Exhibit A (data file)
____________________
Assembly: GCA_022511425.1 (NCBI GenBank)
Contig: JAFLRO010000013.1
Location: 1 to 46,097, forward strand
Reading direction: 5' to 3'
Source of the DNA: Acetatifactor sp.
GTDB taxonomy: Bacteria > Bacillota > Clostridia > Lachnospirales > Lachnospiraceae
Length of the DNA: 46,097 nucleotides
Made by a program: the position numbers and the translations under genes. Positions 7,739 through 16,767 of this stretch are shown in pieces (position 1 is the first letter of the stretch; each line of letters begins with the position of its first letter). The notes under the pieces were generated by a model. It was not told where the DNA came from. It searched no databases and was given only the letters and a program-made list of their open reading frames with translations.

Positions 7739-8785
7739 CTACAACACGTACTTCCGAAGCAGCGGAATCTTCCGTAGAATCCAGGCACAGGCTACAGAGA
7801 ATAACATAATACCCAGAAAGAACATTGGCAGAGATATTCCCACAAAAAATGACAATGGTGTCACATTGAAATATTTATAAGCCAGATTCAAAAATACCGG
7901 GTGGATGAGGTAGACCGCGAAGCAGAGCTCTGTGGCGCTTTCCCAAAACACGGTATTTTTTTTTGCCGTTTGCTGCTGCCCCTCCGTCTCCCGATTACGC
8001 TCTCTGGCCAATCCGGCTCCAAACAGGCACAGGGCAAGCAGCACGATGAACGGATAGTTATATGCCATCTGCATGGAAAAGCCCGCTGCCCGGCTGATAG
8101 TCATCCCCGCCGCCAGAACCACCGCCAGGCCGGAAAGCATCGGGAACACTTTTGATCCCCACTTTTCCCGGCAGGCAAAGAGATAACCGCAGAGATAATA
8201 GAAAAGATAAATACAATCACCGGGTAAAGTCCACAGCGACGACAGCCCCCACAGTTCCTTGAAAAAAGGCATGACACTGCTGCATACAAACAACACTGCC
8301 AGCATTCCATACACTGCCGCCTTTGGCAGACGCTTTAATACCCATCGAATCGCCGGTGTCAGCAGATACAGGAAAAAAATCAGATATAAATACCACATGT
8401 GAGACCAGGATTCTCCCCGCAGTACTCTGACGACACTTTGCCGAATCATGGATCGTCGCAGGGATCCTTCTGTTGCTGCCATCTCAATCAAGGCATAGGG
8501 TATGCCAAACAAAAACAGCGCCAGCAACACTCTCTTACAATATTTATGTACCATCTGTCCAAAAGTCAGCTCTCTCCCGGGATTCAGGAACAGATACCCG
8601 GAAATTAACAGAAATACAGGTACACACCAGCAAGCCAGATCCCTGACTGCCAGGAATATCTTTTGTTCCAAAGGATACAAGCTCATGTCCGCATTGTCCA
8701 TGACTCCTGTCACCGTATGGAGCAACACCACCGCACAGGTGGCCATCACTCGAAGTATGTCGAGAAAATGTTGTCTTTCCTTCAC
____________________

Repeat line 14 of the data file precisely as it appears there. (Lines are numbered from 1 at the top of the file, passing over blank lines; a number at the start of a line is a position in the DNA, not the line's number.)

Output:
8101 TCATCCCCGCCGCCAGAACCACCGCCAGGCCGGAAAGCATCGGGAACACTTTTGATCCCCACTTTTCCCGGCAGGCAAAGAGATAACCGCAGAGATAATA